Welcome to Philadelphia. Bring On the Infighting!

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That thunder you heard in Philadelphia Friday morning? OK, it was probably that persistent front of low pressure that's been hovering over the East Coast for almost a week now. But if you listen really carefully and sort of squint with your ears, you can hear members of the Republican platform committee getting seriously annoyed with each other.

Friday, during the first morning of the platform discussions, a verbal brawl broke out between pro-life and pro-choice contingents within the committee — a clash that by extension throws a revealing light on the abortion debate within the party as a whole. The family subcommittee, which considers the particularly prickly abortion issue, voted twice (10-3 and 11-3) against amendments that would have changed the language of the platform to accommodate pro-choice members of the party as well as an alteration negating the party's opposition to abortion in the case of incest, rape or extreme danger to a woman's life.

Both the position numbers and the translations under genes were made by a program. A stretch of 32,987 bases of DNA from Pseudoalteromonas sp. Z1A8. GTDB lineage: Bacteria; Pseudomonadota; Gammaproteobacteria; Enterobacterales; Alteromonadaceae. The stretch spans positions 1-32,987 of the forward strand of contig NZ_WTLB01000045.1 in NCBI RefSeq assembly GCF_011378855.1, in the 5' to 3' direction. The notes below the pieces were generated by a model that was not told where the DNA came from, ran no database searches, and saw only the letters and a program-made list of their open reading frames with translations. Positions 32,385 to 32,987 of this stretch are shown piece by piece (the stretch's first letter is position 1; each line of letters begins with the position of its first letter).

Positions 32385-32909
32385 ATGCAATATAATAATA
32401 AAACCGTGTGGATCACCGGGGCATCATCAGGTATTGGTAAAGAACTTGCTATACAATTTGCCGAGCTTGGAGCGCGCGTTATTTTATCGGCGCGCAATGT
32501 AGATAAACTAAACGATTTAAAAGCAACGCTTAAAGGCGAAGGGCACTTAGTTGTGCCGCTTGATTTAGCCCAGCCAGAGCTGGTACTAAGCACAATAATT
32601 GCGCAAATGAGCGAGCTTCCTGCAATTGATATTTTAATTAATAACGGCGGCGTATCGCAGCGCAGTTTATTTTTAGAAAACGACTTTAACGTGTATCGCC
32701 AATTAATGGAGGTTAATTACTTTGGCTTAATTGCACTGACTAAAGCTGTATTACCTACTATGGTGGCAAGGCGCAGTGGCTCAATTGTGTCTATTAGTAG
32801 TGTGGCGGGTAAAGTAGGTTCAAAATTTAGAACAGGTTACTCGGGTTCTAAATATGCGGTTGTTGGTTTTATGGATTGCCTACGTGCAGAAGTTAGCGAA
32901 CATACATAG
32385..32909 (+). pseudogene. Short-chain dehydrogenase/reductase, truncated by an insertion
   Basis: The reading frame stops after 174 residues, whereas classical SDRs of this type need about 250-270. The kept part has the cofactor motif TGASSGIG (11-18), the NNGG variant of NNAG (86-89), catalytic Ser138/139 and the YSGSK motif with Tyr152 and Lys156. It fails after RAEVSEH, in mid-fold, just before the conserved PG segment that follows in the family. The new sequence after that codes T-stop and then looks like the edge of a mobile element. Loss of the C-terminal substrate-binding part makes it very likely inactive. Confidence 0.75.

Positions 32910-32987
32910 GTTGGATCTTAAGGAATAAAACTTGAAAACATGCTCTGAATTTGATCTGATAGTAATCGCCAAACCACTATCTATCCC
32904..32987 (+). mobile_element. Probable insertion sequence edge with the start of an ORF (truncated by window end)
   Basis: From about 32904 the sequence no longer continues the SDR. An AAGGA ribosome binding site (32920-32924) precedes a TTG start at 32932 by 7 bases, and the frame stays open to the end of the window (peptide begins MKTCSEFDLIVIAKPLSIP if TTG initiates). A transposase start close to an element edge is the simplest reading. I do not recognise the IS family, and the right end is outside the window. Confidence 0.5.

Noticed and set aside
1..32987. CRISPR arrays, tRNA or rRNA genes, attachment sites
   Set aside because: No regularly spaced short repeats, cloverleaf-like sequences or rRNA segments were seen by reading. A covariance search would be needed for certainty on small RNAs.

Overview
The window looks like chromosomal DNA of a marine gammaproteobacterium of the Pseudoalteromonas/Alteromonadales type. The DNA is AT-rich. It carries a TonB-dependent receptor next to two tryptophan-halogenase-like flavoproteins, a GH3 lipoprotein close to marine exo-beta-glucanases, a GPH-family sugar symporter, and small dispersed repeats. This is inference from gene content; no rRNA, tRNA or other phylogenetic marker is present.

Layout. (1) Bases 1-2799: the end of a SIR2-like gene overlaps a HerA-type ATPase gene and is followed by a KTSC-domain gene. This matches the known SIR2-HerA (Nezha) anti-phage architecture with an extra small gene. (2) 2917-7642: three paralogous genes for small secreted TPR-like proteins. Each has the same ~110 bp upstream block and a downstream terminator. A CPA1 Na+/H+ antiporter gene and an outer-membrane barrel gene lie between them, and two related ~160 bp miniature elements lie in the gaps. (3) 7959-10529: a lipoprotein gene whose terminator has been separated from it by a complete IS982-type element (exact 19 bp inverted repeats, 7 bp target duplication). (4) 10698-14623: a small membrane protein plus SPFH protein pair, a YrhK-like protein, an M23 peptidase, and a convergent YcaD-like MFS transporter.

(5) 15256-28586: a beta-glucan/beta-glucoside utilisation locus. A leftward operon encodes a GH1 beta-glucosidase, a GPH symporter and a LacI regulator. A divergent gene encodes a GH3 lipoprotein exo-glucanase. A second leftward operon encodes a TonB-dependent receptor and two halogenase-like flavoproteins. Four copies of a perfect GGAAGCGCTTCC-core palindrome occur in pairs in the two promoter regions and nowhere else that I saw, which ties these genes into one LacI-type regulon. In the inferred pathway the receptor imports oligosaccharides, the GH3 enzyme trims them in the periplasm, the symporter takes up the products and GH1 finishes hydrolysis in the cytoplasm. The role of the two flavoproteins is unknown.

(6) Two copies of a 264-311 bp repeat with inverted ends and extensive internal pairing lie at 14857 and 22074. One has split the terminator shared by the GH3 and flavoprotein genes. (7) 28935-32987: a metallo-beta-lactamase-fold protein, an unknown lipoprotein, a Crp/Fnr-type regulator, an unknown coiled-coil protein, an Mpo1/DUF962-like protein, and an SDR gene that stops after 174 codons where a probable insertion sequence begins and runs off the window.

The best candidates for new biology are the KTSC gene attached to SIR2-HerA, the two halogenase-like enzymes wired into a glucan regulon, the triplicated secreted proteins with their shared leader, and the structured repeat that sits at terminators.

The battle lines were drawn early: Henry Hyde, a vigorous pro-life supporter, was up in arms over suggestions that the platform language might be toned down to acknowledge a spectrum of opinion within the party. He also bristled at the idea of allowing abortion in cases of rape or incest. "The sins of the father should not be visited upon the unborn child," he said.

For their part, abortion rights supporters were resorting to hyperbole, accusing the pro-life crowd of "silencing" an entire wing of the party. One pro-choice party activist predicted that floods of pro-choice voters would defect to the Democrats if the GOP refused to consider a range of opinions.

And in a characteristically combative moment, Phyllis Schlafly, wearing her Family Research Council mantle, railed at a group of reporters that the pro-choice party members were "using the media to make a splash because they know you guys will write about them. Then they use that for fund-raising."

The debate over platform language will continue through Friday afternoon, and with any luck the final version will be ready by Monday, poised for full delegate approval. In the meantime, here's a friendly reminder for GOP platform committee members: This is supposed to be an incredibly boring convention, with little if any news value. So maybe you all should just work on toning down those "opinions" of yours, unclench your fists, and for goodness' sake, smile.